The centre of the bow tie
The next three years will undoubtedly be the most exciting in the history of British Olympic sport. As the 2012 Games in London loom ever larger on the horizon, the focus for the country's sports authorities is not just on ensuring that the Games are organised and managed smoothly but on maintaining Great Britain's recent Olympic medal success.
The Beijing Games in 2008 were a high watermark for Britain's Olympians. In total, 47 medals were won; 19 of which were gold. With the unique added incentive and pressure of a home Olympics, the aim for the London Games is at least to match the fourth place in the medals table achieved in Beijing and to win more medals across more sports.
Whether that target is reached or surpassed is, in no small part, down to decisions made by UK Sport. Founded in 1996, the organisation is ostensibly a vehicle to distribute money – generated by the National Lottery in Britain – to sport in the country, in order to raise performance levels and with the ultimate aim of achieving greater world-class success. Accountable to the British Parliament through the government Department for Culture, Media and Sport, it is currently chaired by Sue Campbell and led by the team of former rugby executive John Steele, who is chief executive, and Liz Nicholl. Nicholl, chief operations officer, joined UK Sport in 1999 after running English Netball for 16 years as chief executive.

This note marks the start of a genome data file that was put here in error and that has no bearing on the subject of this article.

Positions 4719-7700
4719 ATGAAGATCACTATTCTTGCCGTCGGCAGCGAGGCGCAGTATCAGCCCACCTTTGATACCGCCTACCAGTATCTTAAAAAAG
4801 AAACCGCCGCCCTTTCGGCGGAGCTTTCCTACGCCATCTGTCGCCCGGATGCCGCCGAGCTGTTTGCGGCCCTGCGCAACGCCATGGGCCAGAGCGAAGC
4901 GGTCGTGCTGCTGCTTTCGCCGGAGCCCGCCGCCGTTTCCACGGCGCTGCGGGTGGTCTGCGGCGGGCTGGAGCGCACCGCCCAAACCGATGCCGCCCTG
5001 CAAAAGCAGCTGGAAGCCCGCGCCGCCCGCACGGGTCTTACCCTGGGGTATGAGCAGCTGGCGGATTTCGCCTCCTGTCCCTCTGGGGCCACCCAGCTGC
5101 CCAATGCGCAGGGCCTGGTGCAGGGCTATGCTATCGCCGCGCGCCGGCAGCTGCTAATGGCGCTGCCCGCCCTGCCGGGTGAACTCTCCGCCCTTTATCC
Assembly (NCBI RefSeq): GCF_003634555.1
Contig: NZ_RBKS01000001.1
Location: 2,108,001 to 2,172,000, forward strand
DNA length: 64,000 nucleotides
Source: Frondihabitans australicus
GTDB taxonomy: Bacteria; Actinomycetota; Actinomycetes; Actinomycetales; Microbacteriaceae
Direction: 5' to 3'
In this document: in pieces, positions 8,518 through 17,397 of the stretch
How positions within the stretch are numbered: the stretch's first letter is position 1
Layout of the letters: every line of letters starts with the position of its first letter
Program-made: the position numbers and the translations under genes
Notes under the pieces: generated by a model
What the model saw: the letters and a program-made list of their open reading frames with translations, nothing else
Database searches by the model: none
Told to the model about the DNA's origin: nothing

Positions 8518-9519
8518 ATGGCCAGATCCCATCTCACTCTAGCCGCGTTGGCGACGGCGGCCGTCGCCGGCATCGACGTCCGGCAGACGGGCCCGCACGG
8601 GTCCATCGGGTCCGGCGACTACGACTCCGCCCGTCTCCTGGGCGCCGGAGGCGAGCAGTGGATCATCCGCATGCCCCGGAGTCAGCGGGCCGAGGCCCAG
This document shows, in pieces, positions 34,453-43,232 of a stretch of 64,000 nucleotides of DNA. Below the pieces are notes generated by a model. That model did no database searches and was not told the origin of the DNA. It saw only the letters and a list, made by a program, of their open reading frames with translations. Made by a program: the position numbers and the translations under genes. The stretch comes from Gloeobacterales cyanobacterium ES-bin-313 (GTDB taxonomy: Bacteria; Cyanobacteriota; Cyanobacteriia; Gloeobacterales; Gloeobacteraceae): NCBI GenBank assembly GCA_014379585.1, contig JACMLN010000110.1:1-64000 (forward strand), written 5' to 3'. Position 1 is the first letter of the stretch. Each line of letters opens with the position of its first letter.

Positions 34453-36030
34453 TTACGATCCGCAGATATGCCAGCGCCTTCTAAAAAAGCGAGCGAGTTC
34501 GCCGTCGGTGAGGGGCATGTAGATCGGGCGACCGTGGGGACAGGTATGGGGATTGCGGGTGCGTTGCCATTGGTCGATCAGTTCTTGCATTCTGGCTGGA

As Nicholl puts it, UK Sport has a mandate to help produce what she calls "the legacy of a really effective high-performance system." She expands: "By high-performance system we're talking about the pathway through from talent identification and confirmation right through to podium success in as many sports as possible. That's what we want. If we can achieve that by working with and supporting the Olympic sports and Paralympic sports, in as many sports as possible, we'll have gone a long way to achieving a performance legacy."